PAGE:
EVGENIYA: In terms of culture, if people travel more, could they better understand other perspectives?
DE WAAL: Yes, of course. If you don’t travel and don’t speak other languages, then that is more difficult. English speakers can go everywhere and if they can only speak their own language, they don’t notice differences in variation because they do not speak another language. Everyone adapts to them instead of them adapting to others. They go to Japan and they speak English in Japan. So, yes, that is a problem.
EVGENIYA: Why do you think language affects a person’s perceptions so much?
DE WAAL: Language has a lot of cultural elements. Language reflects the culture. For example, French has many more words for the kitchen and cooking than any other language that I know. A lot of their expressions are about cooking. Whereas the Dutch are traders and that is why the Dutch speak many languages. For example, I speak four languages. The Dutch have always been traders. They had ships and would go to places. Since Holland is a very small nation, we needed to speak the language of where we would go.
EVGENIYA: In your last book, you said there is no such thing as “mindreading” but at the same time you said that children read through their hearts (de Waal, 2016, p. 135). Could you elaborate on that?
DE WAAL: Well, “mindreading” is now something like “theory of mind.” People act as though they can read the minds of somebody else. I can only read bodies, so whatever I know about your mind comes from me reading your body: your facial expressions, where you look (your attention), what you see, but I cannot directly read your mind. I think “mindreading” is a bad expression. It is more than “body reading” because I use your body to assess your intentions and your knowledge. Theory of mind makes it seem that I have a “theory” about your mind, but I don’t think it works that way.
For me feelings are something else than emotions. I can observe emotions in animals. Your feelings are what you subjectively experience and what you can communicate to me. You can tell me your feelings if you want. You can say to me that you feel angry. But I do not know what exactly you are feeling. You may be feeling angry at someone you love, but it’s a very complex feeling because it’s anger plus love. I do not know what you are feeling even though I hear the words you are using to describe your emotion.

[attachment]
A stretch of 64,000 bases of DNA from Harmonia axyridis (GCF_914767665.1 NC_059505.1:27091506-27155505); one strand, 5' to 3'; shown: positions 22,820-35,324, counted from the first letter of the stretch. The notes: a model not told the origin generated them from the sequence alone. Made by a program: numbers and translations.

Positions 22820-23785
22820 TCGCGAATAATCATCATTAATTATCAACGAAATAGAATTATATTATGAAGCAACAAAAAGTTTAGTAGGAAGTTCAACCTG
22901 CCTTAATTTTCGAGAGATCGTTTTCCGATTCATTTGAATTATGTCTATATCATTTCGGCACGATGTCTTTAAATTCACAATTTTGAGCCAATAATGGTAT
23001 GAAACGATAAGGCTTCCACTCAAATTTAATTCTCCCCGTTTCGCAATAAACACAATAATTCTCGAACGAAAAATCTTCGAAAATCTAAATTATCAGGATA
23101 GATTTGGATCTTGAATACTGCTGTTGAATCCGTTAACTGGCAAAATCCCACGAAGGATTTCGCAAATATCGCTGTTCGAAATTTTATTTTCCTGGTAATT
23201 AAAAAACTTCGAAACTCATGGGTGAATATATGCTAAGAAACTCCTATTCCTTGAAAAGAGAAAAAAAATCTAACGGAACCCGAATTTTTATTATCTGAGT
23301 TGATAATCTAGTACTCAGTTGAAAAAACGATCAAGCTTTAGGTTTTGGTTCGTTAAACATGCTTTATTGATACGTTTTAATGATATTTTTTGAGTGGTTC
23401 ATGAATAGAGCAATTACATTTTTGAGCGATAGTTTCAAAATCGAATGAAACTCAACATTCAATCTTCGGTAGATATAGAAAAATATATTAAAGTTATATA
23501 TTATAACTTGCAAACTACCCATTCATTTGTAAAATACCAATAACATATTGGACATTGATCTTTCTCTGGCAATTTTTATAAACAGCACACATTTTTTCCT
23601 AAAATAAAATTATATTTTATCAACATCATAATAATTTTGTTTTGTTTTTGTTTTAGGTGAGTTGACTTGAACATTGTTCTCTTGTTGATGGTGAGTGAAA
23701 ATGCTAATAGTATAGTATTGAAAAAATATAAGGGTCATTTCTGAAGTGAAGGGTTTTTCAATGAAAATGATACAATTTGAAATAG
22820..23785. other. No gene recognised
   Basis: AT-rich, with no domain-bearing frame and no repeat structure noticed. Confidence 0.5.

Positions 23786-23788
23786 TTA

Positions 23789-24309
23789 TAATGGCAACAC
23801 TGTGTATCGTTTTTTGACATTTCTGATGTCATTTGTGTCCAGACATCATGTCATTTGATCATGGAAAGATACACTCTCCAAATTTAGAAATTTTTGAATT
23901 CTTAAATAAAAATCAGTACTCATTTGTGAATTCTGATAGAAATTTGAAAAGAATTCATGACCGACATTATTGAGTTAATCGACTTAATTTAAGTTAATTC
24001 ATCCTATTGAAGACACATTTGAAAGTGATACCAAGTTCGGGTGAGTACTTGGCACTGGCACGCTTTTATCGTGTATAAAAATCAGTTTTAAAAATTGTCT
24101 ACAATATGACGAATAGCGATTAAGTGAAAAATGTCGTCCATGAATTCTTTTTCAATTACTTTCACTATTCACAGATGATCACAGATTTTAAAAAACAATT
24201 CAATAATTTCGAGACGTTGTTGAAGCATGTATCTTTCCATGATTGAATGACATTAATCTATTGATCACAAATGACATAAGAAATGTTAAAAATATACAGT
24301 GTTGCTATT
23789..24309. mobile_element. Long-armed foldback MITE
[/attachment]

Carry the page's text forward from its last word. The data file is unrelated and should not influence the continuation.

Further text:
EVGENIYA: In your book, Are We Smart Enough to Know How Smart Animals Are? (de Waal, 2016), you mentioned that cognition does not depend on language. Could you please explain?
DE WAAL: As soon as you need to explain to me what you think, of course you need words. As a result, many psychologists have begun to believe that we need language to think. I don’t think that is necessarily the case. For example, in research on facial expressions, the experimenter presents faces to people and they give you a choice like “happy” or “sad” or “angry” and you find one of the three. People have very good agreement on this. But if we do it differently: if we present facial expressions and then you have to tell me what the emotion is, the agreement is very low, actually. So, we help people to identify emotions with the labels that we give them. We seem to assess faces quite differently so that the language labeling sort of interferes with discovering how we process the faces. Because “angry,” “sad,” and “happy” are such big categories and there are so many emotions in between that are possible, I am not convinced that language is necessary.
Psychology students and Psi Chi members helped to host Dr. Frans de Waal’s visit to Nebraska Wesleyan in March 2017. Evgeniya Vedernikova, the interviewer, is the fifth person from the left.
Humans and Other Animals
EVGENIYA: Do people put themselves higher than the other animals to excuse their aggression toward animals?
DE WAAL: Sometimes, yes. We have this question: Should we eat animals or not? If we move away from that situation, let’s say we are completely vegetarian, we do not eat animals. We still have a question. How do you look at that issue of yourself, our species versus another species?